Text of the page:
Songs for a Drizzly Evening
The Cell, 338 West 23rd Street (between 8th-9th Avenue)
12/02/2009 - & December 3, 4, 2009
Center for Contemporary Opera presents “Accord/Discord”: Cabaret/Music-Theatre
Franz von Suppé (Arranged by William Schimmel): Overture, Poet and Peasant
Janis Ziemelmieks, Aleksandra Èaks, Gunars Saliòs, Oskars Stroks (Arranged by Laila Salins): Latvian ballads and drinking songs
Eric Salzman: Accord: Solo for Schimmel – Brecht Suite, from The Good Woman of Szechuan
Osvaldo Pugliese: (Arranged by William Schimmel): Five Tangos
Laila Salins (Mezzo-soprano), William Schimmel (Accordion), Machiko Ozawa, Mark Levine (Violins), Lee Grishanz (Cello)
Kira Simring (Director), Sarah Elzondo (Stage Manager)
L. Salins (© Maris Cinitis)
The answer, of course, was the rain.
The question was: How does an audience sitting on hard chairs, listening to doleful Slavic-Mitteleuropa bar songs sung by a flamboyant and brilliant Latvian-American mezzo-soprano react without feeling confined and uncomfortable, unable to react, to sob, to light a cigarette to order another schnapps?
Fortunately, the 20-foot-high windows of this 23rd Street salon looked out on drizzly West 23rd Street. Taking one’s eyes off Laila Salins was not easy, but looking out at the rain, the soaked passers-by, the emptiness of the dreary night……. Well, it brought me out of the auditorium, and back into the drab Budapest bars to which I would repair late at night.
And that was the only way to hear Ms. Salin’s extraordinary Latvian songs, with exactly the right accompaniment. Two splendid violinists and a cellist (each young, but playing like some old musicians who happened to be in the bar), and William Schimmel, the famed accordionist.
My apologies to Ms. Salins. I have never been to Latvia, but living in Hungary for a year, I “knew” the songs, one of which had lyrics written by her father. Ms. Salins has a voice ranging from the upper mezzo ranges of opera through the growlings of real gypsy music, and the songs reflected a variety of styles. The introduction could have been Arabic (her dark legato lines were like the legendary Egyptian Oum Kalthoum), but soon launched into the doleful–and in Hungary, frequently suicidal–melodies which slithered out of the ages.
In the second half, Ms. Salins finished with another culture, Argentina. Yet the tangos of Osvaldo Pugliese, while not as familiar as those of Piazzolla, had the sparks, the jumps that almost impossible combination of superb melody, painfully slow meters yet the percussive beat which made one wish to do a Valentino on the floor here.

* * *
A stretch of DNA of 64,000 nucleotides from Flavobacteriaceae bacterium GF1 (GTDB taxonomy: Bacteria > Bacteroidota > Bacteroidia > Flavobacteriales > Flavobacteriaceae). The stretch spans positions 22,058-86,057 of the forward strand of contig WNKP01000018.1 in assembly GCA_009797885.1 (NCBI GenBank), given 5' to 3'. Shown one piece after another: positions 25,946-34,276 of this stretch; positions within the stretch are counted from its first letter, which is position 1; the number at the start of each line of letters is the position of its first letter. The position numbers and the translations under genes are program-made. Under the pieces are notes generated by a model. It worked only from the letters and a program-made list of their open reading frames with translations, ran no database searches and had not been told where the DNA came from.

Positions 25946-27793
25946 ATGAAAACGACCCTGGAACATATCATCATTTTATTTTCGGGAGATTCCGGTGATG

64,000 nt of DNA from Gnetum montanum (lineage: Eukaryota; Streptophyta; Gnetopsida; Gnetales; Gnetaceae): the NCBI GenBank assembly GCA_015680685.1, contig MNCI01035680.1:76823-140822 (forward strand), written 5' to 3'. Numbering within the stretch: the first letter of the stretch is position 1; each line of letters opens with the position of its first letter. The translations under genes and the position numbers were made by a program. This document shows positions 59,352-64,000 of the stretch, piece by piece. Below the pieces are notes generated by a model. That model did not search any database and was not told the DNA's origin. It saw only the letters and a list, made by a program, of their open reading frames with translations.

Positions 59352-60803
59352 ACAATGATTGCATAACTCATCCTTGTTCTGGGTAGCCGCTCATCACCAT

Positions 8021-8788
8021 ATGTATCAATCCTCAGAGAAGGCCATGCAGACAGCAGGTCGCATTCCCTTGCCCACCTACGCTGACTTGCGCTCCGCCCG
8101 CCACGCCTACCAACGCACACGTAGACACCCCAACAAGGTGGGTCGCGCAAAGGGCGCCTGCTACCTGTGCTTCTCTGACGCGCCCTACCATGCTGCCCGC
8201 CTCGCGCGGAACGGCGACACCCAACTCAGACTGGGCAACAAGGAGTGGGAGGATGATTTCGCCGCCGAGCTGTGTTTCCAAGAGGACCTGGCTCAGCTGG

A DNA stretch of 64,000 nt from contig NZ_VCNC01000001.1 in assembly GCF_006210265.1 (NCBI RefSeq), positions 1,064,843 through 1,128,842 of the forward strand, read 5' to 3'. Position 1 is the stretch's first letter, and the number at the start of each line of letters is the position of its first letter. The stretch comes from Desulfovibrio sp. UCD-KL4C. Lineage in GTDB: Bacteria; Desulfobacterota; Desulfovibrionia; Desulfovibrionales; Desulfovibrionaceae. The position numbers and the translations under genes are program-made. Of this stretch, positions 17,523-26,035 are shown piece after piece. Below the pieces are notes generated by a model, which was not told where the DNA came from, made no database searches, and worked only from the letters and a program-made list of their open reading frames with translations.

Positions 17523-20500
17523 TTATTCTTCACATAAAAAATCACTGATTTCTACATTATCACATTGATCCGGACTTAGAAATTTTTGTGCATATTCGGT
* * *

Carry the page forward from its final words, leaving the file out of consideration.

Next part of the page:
Ms. Salins is such a passionate performer that her “cabaret” transcended mere show. This is a voice which jumps up almost three octaves. But not for showing off her talents, but because the emotions call for the agony and the ecstasy together.
And while she carried the songs (and the evening), the nuanced string accompaniment was exactly what was needed to complement the oh so blazing singing.
W. Schimmel (© Mr. Schimmel)
Mr. Schimmel is another story. Here is the confession that I too have been an accordionist. Not in great concert halls, not as an exponent of Accordion Philosophy, but in North Korean schoolrooms, Damascus bars and a teahouse on the Iran-Afghan border. And still I loathe the sound of the instrument.
I mentioned that once to Dick Contino, another legendary accordion player, who told me the secret of good accordion playing. “Make it sound,” he said, “like anything but an accordion.” Mr. Schimmel never took that advice. He uses virtually no changes of sound (the accordion has buttons like organ stops to change the timbre). His keyboard technique is flawless and sometimes staggering. The left–hand chord buttons were used as bass melody or oom-pah but always right.
Yet it still sounded like a bagpipe with asthma……er, an accordion. His fantasia on von Suppé’s Poet And Peasant overture was clever but still had that unlikeable grainy sound. The one real disappointment is that the first of Eric Salzman’s works was written for Mr. Schimmel, and frankly it was simply boring. Mr. Schimmel doodled around the keys, took a peripatetic walk, sobbed a little and finished. Perhaps I missed something.
Fortunately, Mr. Salzman redeemed himself triplefold with the music for Brecht’s Good Woman of Szechuan. Mr. Salzman, as critic, musicologist and composer, is virtually synonymous with “music theater”, and when he found Brecht’s second working of the drama in Los Angeles, he was ecstatic. No music had been written for it (Kurt Weill was on the outs with Brecht), so Mr. Salzman took it in his own hands, resulting in a Quebec performance.
The five excerpts here were splendid, with a typical Salzman surprise. The middle three songs did have that biting Weill-type melody. Ms. Salins didn’t have to do a Lotte Lenya: her own drama was fascinating enough. But the first purely instrumental work was eerily different. It had the resonance of 18th Century modal American church music, or like Virgil Thomson’s film music of America
What was it doing here? Not until the final song did we find out. The same music was used as background for a Weill-like ersatz anthem, performed beautifully by all five musicians.
After the music, a reception was held, but I couldn’t bring myself to attend. Thinking back on Ms. Salin’s homages to smoky European bars, I wandered onto the drizzly empty New York streets recalling Budapest, the slow-moving moonlit Danube and ancient unsung music.